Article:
A test piece formed from such a product having an area 200 mm by 200 mm is exposed during 28 days to a temperature of 70° ° C. and 100% relative humidity. A load of 0.25 kN/m2 is applied to the surface and the height to which the piece is compressed is recorded in mm. A further load of 0.25 kN/m2 is then applied and the height to which the test piece is compressed is recorded. The total load is then removed and the height to which the test piece recovers is recorded. This is the Dynamic Recovery (2) value. A high value indicates high retention of fibre strength despite the prolonged exposure to high humidity.
Dynamic compression elasticity is measured by subjecting a test piece which has been aged as described above to sufficient load to compress it to a height of 20 mm (i.e., 80% compression), and this load is maintained for 1 minute. It is then removed and the recovered height is recorded. This is the Dynamic Recovery (80%) value. Again, the higher values indicate higher elasticity and better retention of mechanical properties.
The fibre durability index is determined by visual examination on the product after the described hot ageing step. In particular, the sample is examined by scanning electron microscope and the surface is classified on a scale of from 1 to 5, where 1 indicates that the fibre surface is unchanged compared to the product before the ageing test and 5 indicates a surface which is heavily affected by corrosion.
The following are examples.
Examples A to I are examples of the invention, with examples E to I being preferred. Examples Y and Z are comparative, example Y being a low alumina low phosphate high calcium product having good dissolution properties but poor recovery properties, and example Z being a conventional rock fibre having typical alumina content and low phosphate, and which has good recovery properties but poor solubility properties. In each instance, a composition was formed by blending appropriate amounts of raw materials and was melted in a furnace in a reducing atmosphere and was fiberised by the cascade spinner technique, and was then formed into an MMVF product having a density of 30 kg/m3 and a binder content of 1.4%.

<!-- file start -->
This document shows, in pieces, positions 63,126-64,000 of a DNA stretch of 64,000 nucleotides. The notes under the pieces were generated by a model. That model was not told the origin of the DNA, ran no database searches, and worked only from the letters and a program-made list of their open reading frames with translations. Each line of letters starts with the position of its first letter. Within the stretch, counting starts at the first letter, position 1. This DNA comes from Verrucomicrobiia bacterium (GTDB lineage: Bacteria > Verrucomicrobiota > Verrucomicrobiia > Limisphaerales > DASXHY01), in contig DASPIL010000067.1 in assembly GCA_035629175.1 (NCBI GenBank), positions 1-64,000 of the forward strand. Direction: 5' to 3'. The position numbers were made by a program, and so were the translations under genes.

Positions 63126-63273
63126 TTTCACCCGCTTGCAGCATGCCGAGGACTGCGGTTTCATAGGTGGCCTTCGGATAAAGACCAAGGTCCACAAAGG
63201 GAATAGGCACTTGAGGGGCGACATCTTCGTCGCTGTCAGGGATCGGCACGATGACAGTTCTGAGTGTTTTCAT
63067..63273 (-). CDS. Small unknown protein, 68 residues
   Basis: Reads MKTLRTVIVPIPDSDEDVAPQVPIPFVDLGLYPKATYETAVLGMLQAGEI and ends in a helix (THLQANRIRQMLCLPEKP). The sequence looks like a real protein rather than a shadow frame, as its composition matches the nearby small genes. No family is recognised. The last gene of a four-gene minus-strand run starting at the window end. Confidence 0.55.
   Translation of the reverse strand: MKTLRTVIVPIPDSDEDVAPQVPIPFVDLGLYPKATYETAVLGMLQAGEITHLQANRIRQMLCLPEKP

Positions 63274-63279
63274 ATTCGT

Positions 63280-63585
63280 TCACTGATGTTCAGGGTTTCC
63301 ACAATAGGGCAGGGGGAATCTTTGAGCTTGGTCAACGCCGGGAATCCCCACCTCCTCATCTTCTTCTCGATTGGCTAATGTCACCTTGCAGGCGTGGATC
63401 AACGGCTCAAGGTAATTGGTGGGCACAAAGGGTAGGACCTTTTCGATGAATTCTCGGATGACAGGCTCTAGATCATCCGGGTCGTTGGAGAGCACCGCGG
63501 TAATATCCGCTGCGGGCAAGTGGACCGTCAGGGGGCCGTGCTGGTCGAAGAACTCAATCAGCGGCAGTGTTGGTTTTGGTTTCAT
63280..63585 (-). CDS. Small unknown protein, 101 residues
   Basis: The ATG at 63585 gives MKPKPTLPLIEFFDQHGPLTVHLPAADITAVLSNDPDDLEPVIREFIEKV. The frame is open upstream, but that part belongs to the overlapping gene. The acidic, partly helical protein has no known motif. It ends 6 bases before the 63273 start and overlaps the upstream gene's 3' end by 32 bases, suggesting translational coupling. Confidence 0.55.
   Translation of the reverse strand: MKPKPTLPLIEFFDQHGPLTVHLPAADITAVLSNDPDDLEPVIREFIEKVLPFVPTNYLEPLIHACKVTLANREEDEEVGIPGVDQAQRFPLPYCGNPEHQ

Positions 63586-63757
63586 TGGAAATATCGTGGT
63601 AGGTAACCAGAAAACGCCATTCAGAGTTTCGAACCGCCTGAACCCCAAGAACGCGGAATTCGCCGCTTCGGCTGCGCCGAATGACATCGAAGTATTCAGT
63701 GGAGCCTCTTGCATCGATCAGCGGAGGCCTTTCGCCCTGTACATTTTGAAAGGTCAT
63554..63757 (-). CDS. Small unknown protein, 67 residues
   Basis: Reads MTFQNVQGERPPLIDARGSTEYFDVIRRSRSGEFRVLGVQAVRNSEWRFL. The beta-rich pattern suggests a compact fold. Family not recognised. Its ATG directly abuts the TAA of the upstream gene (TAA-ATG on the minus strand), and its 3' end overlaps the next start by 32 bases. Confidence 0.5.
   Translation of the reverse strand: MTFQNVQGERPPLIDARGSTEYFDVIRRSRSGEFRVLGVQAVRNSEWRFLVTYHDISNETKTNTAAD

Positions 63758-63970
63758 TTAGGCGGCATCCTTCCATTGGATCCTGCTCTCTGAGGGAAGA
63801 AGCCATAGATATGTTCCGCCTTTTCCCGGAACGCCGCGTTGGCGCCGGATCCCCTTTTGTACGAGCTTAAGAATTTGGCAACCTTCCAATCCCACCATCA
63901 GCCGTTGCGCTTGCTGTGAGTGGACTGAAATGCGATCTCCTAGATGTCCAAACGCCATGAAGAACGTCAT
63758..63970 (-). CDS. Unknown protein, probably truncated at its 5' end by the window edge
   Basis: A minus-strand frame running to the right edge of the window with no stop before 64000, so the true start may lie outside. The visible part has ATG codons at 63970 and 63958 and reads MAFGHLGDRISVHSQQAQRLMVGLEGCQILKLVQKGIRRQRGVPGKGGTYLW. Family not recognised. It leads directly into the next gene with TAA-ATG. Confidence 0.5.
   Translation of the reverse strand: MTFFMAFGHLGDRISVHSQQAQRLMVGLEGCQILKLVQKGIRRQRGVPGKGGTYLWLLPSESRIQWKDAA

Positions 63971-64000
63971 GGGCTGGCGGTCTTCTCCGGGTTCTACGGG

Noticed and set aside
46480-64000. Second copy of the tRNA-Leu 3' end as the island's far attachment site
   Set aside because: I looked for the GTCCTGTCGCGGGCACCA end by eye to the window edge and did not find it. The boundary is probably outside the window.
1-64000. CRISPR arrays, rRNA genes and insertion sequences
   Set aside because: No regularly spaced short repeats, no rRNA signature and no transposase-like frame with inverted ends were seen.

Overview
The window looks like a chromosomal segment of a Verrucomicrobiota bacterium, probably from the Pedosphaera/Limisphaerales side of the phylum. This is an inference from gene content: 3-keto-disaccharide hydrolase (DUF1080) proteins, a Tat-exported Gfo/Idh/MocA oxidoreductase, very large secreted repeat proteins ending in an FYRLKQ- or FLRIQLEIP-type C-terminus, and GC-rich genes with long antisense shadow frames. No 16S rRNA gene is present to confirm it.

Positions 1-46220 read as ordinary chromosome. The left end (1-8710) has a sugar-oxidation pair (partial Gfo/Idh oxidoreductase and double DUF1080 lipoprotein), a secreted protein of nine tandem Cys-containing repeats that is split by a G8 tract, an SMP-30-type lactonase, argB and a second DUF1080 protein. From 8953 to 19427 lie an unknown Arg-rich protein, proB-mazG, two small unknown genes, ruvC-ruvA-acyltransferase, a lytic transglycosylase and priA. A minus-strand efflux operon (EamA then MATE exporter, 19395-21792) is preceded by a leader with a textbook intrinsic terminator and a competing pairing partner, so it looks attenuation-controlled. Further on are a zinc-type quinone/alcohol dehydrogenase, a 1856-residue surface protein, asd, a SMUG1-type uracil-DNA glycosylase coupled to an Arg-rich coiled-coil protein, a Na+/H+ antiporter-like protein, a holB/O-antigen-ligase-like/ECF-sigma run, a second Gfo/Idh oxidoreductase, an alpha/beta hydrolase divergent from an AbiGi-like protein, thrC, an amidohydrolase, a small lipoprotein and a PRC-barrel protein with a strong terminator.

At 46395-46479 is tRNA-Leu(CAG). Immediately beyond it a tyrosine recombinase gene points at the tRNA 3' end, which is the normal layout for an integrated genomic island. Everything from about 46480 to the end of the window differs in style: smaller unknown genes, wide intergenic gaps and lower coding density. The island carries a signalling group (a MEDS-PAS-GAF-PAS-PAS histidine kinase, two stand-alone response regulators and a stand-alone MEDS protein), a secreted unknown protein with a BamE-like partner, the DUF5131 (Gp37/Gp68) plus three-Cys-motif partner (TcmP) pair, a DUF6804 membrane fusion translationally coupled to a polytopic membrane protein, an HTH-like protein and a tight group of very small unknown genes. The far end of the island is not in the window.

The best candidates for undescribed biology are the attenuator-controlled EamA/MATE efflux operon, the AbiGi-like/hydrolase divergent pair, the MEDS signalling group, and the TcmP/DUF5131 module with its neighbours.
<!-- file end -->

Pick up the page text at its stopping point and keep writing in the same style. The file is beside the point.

Examples A to D were performed using a 100 kg electrical furnace with a silicon carbide crucible. Examples E to H were performed using a cupola furnace.
A typical charge included briquettes formed of 36% quartz sand, 17% olivine sand, 12% iron ore, 11% dolomite, 12% MMVF waste and 12% cement, but the precise blend is varied to give the composition analysis required in each example.
__________________________________________________________________________Example A B C D E F G H Y Z__________________________________________________________________________% SiO2 49.2 51.1 55.6 53.3 56.4 52.1 53.0 52.7 52.3 46.8% Al2 O3 3.9 3.1 1.8 3.7 2.0 2.0 2.0 2.0 1.8 13.4% TiO2 0.6 0.6 0.4 0.6 0.1 0.1 2.4 0.5 0.1 2.8% FeO 5.1 9.6 8.8 5.7 7.2 7.6 8.2 7.1 0.5 6.3% CaO 16.7 13.7 14.1 17.3 15.4 17.3 15.3 23.0 33.2 16.9% MgO 16.4 11.5 11.7 15.4 14.3 15.3 14.3 10.1 11 9.6 % Na2 O 0.5 0.5 0.1 0.4 2.9 <1 <1 <1 <1 <1% K2 O 0.4 0.5 0.6 0.5 1.2% P2 O5 7.1 9.5 6.8 3.1 3.6 4.6 3.6 3.6 <0.1 <0.1Sintering Temp., °C. 925 >1100 >1100 1025 -- -- -- -- -- --SolubilityStationary pH 4.5 9 6 2 1 -- -- -- -- -- --nm/dayStationary pH 7.5 28 37 35 19 -- -- -- -- -- --nm/dayFlow-through pH 7.5 -- -- -- -- 75 75 50 100 102 1.5nm/dayDynamic Recovery (2) -- -- -- -- 96 78 95 78 57 90(mm)Dynamic Recovery (80%) -- -- -- -- 68 61 73 61 41 73(mm)Durability Index -- -- -- -- 2 3 2 2 5 2Medium Fibre -- -- -- -- 4.0 3.6 3.6 3.5 3.0 3.5Diameter (μm)__________________________________________________________________________